''It feels like we've been pushed to the underdog team.''
Cheever is not pleased that Scheckter has crashed six cars -- five in races -- this year. He dismissed Scheckter's complaining as ''static,'' and said he needs to mature.
''I have some the same issues with my 9-year-old son,'' said Cheever, who didn't join his drivers at the post-qualifying news conference. ''I'm having a difficult day with my children.''
Cheever said he's paying for the third car this week out of his own pocket because he wants his team to win its first race of the year.
Rice is in the middle of the drama, but he wants no part of it.
He just wants to drive.
Rice, who signed a one-week contract, has failed to secure anything more than testing contracts since winning the 2000 Toyota Atlantic championship.
''The problem between Tomas and Eddie is between them, it has no bearing on my situation,'' Rice said. ''It might be a one-race deal, so I might be out. I'm on a day-to-day program right now. I have no idea what's going to come as of Monday.
''I don't have a full-time ride, so I'm going to keep driving whatever I have the opportunity to drive.''
Scheckter, who was at an arm's length from Rice during Saturday's news conference, said he has no problems with Rice.
''If I was in the same situation, I'd do exactly the same as he's done,'' Scheckter said.
The South African does have a problem with the way Cheever is handling him, especially after Cheever said he was looking for another driver following Scheckter's accident last week at Nashville.
''It's disappointing for me that you have to read this sort of stuff in the press,'' Scheckter said. ''I'm taking it race by race. It depends what he says in the press (Sunday), or the next day. Maybe he'll get rid of me that way, fire me in the press.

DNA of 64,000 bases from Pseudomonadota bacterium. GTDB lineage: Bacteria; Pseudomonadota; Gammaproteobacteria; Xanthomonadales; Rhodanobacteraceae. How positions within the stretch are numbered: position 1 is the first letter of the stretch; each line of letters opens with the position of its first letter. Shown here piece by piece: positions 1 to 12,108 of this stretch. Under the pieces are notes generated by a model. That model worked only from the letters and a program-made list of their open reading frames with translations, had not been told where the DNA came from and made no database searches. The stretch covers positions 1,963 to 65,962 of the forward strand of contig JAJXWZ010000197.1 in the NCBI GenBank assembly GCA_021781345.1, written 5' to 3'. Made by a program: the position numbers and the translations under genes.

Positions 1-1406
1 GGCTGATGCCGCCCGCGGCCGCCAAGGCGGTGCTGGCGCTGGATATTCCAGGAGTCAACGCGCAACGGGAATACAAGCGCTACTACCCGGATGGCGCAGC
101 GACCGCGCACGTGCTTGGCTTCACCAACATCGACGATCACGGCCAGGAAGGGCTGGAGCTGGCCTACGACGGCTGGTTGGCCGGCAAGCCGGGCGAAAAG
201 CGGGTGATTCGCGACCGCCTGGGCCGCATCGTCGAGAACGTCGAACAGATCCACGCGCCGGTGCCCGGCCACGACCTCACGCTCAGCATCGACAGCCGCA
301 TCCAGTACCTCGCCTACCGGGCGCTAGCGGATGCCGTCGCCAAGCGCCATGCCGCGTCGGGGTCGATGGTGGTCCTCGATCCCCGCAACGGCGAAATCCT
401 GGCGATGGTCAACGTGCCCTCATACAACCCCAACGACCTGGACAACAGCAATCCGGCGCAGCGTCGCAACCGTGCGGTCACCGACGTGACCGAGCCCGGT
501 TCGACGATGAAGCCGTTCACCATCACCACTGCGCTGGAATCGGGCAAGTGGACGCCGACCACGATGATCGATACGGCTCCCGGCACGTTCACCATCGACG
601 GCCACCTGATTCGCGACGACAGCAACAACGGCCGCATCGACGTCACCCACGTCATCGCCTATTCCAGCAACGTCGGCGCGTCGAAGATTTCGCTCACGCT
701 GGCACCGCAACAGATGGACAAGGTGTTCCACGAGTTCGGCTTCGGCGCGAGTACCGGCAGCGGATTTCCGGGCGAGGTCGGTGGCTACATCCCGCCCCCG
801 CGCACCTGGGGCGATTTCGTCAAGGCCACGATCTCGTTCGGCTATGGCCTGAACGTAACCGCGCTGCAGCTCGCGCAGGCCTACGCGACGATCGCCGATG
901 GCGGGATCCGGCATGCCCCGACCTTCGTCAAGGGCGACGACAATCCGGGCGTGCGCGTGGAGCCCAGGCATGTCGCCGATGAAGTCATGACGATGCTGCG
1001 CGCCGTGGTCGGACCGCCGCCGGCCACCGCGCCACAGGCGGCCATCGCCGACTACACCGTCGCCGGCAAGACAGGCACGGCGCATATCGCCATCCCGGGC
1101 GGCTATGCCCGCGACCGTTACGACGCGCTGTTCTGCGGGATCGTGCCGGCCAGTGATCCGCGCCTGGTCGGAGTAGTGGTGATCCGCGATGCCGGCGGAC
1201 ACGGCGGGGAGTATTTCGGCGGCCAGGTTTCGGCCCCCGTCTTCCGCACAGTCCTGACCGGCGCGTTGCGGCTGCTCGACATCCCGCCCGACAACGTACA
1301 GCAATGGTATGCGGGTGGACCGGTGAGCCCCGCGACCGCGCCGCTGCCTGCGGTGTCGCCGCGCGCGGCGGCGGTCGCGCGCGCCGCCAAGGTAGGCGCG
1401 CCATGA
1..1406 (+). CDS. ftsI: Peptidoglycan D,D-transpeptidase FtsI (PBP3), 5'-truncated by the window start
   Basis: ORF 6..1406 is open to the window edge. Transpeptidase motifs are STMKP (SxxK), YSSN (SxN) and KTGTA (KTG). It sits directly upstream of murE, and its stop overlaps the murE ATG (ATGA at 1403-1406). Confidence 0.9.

''I'd expect my team owner, as a team owner, to be the one to call me and speak to me about it, to be the mature one. I'm willing to sit down and speak with him, but that phone call hasn't come.''
Cheever bristled at the criticism from the 21-year-old driver, whose father is 1979 Formula One champion Jody Scheckter.
''My relationship with Tomas is through his manager,'' said Cheever, referring to Enrico Zanarini. ''I spoke to his manager before the race at Nashville, after the race at Nashville and before we were going to go with a third car.''
Despite the infighting, Cheever said he is glad to have Scheckter under contract through 2003.
''I remained committed to him,'' Cheever said. ''And I remain convinced that once the lights go on, we'll have a great race-car driver. ... The greatest way that he can prove his point is to win the race. That is what I hired him for.''
IRL points leader Gil de Ferran will start 17th out of 25 drivers on the two-mile oval. Sam Hornish Jr., who is third in points, is in the fourth position and became the first IRL driver with 20 consecutive top-10 starts.